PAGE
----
16 Jan The benefits of hiring older employees
Experience. It’s what employers value most on a resume, or so we’re led to believe. As strange as it sounds, being older and more experienced can actually count against someone applying for a job.
The Australian Human Rights Commission conducted a survey on age discrimination in 2018. Almost a third of respondents believed their organisation was reluctant to hire workers older than a certain age.
It can be easy to fall into the trap of subconscious bias. Without knowing it, we can discriminate against older applicants or co-workers through no fault of their own.
There are actually heaps of reasons to hire older applicants, as well as a few steps we can all take to prevent inadvertent ageism.
This is a no-brainer. A 50-year-old applicant with 30 years of experience in your industry should make a worthwhile addition to the team because the kind of insight gained from seeing an industry change over that period of time is invaluable.
Despite this, some older applicants receive bizarre reasons for getting knocked back. Former HR executive Tim Hessell told the ABC of his struggles attaining work in his mid-50s.
“You’re over qualified”, “You’re not the right fit” and, “We think it’s better we give this role to someone who can grow through it, rather than yourself” were some of the ludicrous phrases Tim heard when he kept getting declined.
There is no such thing as being too experienced. Someone with decades in an industry will have dealt with rapid changes and adapted quickly. Far from being a drawback, older workers should be considered an asset to any business that wants to draw on the knowledge of those who know the industry inside out.
Diversifying a workplace with a variety of perspectives, whether that be age, gender or race, makes for a more prosperous ground for ideas.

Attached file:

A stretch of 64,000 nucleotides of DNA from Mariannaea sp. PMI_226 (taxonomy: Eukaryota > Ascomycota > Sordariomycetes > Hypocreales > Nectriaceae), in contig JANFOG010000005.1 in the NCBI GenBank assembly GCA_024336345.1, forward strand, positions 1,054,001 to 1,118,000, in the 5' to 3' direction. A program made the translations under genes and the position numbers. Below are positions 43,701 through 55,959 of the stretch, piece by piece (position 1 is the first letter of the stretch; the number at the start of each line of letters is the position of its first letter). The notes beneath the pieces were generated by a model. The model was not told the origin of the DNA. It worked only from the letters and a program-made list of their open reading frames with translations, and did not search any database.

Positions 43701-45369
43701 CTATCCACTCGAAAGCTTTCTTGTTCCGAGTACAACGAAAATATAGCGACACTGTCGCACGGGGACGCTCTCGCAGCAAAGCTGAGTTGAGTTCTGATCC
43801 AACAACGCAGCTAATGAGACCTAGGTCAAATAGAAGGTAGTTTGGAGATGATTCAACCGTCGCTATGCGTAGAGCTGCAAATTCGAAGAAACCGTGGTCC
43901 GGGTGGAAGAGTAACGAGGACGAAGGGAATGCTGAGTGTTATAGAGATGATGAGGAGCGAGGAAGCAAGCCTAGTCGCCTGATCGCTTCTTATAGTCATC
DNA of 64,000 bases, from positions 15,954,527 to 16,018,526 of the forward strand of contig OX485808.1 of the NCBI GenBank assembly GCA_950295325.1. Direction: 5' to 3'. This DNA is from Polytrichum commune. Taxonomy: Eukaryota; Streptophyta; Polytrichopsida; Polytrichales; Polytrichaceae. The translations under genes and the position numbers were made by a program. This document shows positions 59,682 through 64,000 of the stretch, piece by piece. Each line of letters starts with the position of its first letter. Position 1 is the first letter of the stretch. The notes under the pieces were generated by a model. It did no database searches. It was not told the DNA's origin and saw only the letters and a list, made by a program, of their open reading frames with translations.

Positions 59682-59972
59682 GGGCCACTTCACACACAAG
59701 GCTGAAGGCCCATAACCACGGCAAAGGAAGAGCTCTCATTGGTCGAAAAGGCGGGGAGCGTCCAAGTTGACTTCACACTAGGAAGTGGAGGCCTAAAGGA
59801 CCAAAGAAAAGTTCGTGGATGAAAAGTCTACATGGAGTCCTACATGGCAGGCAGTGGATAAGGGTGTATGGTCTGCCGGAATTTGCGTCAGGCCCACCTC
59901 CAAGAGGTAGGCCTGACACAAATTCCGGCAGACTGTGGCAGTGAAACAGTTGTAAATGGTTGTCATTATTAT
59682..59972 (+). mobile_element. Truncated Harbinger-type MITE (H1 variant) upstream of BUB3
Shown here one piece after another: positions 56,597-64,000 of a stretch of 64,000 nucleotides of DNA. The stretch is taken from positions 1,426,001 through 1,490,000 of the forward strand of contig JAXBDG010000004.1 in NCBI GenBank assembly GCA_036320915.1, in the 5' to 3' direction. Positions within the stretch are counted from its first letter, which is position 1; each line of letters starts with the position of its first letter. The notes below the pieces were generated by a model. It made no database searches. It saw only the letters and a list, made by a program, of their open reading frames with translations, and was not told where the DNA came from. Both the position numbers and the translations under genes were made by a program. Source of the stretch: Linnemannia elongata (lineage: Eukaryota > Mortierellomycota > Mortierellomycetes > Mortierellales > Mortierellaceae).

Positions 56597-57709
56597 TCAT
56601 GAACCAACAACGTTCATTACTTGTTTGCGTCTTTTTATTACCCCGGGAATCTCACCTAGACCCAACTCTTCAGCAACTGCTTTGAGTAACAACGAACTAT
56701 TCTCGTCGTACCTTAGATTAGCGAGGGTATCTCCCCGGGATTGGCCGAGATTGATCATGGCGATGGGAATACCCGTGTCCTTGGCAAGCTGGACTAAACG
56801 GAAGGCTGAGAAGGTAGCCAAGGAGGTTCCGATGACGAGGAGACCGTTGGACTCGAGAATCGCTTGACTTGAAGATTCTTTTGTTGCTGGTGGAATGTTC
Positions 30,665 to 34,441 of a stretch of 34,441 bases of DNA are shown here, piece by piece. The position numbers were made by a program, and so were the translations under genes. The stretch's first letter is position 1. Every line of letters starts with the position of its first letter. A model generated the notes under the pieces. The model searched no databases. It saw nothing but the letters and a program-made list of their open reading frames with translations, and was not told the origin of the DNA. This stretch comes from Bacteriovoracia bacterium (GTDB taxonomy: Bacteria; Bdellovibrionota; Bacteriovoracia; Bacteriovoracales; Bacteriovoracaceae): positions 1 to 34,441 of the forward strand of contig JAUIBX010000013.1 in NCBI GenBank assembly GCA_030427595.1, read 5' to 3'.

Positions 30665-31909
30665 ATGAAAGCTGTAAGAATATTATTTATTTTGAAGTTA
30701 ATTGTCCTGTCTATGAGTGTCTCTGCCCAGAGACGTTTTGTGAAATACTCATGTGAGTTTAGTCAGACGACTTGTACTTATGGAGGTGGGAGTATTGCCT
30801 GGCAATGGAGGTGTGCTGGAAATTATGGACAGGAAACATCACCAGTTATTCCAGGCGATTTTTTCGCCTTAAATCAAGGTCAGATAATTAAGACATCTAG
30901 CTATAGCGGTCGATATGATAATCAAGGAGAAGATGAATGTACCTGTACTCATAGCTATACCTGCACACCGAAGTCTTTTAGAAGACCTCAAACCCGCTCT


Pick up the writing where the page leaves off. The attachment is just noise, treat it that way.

Problem-solving is fundamental to every organisation and a group of people who all look the same are more likely to act the same. However, groups with a greater background of experiences will think of more methods to create solutions.
The ABC workplace sitcom Utopia satirised this with the introduction of a diligent, older employee whose old-fashioned methods saved the fictional Nation Building Authority time and money using methods no one under 50 would have thought of.
Real life isn’t always as serendipitous but employers should not ignore the importance of alternative strategies in the workplace. New methods aren’t always best.
Having long overcome the early stages of unfamiliarity and nervousness that comes with entering the workforce, older workers are more likely to be unfazed by challenges they encounter, making them level-headed and cool in a crisis.
Having worked hard for decades, there is also little adjustment they need to make to fit into a full-time routine.
Someone with a long, impressive track record and positive references is more likely to be dependable and trustworthy than out of their depth.
How to avoid discrimination
So many employers fall into the trap of thinking that because an applicant is in their 50s or 60s, they don’t have anything to offer. On the contrary, being so close-minded limits the potential your company can realise.
Many organisations now practise unconscious bias training to prevent these behaviours. The simplest solution is to expressly tell ourselves to identify what we’re looking for in candidates. Primarily, what attributes do we want and does this person have them?
If a candidate has excellent experience, a proven track record and gleaming references, their age should be irrelevant. Yet impressive candidates like Tim Hessell struggle to find work once they approach 50.
It’s also important to remember that fostering an ageist culture will come back to bite in the long run. Nothing is certain 20 years from now, but if workplaces have continued to not hire over-50s, it’s going to hurt everyone.
Time stops for no one, and you might find out the hard way if you’re looking for work in your 50s.
Most employees are not professional athletes who reach their prime in their 20s and 30s, so let’s think more broadly about the specific skills older employees can bring to an organisation.
The key message is to appreciate what older workers can offer us, not disregard it. As Australians work longer and retire later, we can’t afford to waste an entire generation of talent.